Public reminded to take simple precautions against mosquitoes
BOSTON - Additional mosquito pools in Boston have tested positive for West Nile Virus (WNV). Tests performed on August 12th confirmed four WNV-positive mosquito pools in East Boston for the first time this season. Mosquito pools in Hyde Park, Jamaica Plain and Roslindale tested positive for WNV earlier in the summer. The WNV alert level remains at moderate after being raised last week due to three consecutive weeks of positive mosquito pools in the city.
There have been no recorded human cases of mosquito-borne illnesses in Boston this year.
The Boston Public Health Commission encourages people to take simple precautions to reduce the risk of mosquito bites. These steps include using insect repellant when outdoors, especially from dusk to dawn when mosquitoes are more likely to be biting and, when possible, wearing long sleeves and pants. People should also mosquito-proof their home by making sure that their window and door screens are in good repair to prevent mosquitoes from getting into the house.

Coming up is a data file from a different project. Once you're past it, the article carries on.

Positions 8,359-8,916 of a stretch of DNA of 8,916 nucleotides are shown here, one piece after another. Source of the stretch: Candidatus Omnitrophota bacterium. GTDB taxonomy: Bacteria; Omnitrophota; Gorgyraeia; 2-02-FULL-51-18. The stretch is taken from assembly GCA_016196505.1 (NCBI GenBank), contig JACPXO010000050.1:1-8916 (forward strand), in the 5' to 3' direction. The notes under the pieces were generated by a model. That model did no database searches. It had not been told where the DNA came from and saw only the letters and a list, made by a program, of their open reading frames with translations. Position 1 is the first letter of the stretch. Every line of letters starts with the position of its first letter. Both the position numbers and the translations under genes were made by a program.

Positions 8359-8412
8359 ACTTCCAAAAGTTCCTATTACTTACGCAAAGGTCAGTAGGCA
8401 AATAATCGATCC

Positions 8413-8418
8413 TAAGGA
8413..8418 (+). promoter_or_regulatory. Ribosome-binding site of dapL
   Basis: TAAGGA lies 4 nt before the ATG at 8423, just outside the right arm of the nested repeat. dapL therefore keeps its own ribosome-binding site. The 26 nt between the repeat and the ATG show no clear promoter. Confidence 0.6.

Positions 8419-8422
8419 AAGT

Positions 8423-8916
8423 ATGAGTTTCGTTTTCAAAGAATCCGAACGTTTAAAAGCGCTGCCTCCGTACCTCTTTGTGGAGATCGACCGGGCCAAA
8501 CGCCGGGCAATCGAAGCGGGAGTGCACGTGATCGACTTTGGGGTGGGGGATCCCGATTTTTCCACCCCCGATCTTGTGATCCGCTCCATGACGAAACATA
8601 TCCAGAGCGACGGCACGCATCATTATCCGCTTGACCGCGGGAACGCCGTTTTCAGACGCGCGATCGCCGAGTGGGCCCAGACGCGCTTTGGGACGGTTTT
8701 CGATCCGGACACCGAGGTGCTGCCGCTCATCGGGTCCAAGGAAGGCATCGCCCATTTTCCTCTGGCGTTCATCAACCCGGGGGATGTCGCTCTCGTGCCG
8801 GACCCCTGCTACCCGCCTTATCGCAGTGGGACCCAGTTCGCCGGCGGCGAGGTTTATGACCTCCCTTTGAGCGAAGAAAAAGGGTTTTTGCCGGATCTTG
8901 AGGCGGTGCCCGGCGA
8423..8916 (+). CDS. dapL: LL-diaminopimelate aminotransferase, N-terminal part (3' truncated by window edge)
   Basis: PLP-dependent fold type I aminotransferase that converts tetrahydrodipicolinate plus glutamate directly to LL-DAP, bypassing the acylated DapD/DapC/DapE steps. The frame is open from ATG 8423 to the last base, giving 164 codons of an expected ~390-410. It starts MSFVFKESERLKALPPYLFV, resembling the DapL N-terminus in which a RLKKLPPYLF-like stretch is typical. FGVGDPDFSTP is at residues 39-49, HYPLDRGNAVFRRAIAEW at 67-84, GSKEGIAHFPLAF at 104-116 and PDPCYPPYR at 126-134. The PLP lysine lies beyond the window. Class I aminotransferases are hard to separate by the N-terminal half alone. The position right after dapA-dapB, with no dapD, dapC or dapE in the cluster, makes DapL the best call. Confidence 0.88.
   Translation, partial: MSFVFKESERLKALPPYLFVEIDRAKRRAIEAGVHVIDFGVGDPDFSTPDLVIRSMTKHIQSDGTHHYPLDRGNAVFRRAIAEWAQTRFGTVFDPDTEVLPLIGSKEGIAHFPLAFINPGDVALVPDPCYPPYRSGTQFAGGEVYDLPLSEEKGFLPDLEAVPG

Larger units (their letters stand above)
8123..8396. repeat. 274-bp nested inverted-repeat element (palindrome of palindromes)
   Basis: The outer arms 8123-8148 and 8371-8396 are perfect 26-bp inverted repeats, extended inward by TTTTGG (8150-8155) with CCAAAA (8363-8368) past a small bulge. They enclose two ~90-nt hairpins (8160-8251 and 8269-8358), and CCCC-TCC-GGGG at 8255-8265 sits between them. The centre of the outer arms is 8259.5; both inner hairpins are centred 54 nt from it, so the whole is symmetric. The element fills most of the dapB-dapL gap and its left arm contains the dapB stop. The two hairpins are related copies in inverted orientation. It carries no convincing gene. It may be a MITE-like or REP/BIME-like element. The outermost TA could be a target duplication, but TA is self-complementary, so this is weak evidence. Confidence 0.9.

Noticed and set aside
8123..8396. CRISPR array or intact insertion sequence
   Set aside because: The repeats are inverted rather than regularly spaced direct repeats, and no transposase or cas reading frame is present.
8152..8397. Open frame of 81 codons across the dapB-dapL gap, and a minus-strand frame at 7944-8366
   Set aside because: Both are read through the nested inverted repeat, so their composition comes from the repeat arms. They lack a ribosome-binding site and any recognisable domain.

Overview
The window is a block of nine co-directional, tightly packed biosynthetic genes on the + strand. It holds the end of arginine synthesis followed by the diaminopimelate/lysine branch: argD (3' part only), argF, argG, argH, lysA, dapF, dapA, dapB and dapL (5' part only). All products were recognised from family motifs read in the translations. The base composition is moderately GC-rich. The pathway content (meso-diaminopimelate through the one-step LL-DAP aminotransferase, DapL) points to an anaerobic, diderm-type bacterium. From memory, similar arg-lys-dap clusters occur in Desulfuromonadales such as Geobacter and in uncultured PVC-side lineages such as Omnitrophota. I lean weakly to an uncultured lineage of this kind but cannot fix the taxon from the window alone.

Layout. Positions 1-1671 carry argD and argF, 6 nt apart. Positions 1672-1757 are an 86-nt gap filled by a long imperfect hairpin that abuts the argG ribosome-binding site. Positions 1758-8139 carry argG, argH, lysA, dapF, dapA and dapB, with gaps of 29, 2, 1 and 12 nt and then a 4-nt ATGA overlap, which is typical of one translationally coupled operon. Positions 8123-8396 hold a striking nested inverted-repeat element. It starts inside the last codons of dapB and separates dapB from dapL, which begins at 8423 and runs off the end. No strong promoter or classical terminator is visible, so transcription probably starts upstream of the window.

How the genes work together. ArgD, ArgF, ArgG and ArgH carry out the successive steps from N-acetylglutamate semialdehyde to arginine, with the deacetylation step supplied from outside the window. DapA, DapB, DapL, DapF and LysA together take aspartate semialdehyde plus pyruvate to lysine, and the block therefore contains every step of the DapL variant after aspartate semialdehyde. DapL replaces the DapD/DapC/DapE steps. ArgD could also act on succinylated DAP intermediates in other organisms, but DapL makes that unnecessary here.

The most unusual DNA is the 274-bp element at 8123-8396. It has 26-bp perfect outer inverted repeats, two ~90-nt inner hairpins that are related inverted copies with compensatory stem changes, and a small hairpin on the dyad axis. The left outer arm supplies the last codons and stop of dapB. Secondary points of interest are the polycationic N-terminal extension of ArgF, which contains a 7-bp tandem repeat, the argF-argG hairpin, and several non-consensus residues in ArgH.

To prevent mosquitoes from breeding, the Boston Public Health Commission advises people to turn over unused flower pots, buckets, wheelbarrows, and garbage cans; remove leaves and other debris that can clog gutters and trap water; dispose of or cover old tires; and cover swimming pools when not in use.
WNV is most commonly transmitted to humans by the bite of a mosquito infected with the virus, but it poses very low risk to most people. The risk can be further reduced by following simple safety measures.
The City of Boston, in partnership with the Suffolk County Mosquito Control Project has placed larvicide in catch basins and wetlands throughout Boston, a process designed to reduce the mosquito population. The agency also conducts targeted, truck-mounted aerosol spraying in certain areas of the city for the same purpose.
Please see the fact sheet below to help protect yourself and family from WNV:
For more information on mosquito-borne illness, call the Boston Public Health Commission at 617-534-5611 or visit www.bphc.org/mbi.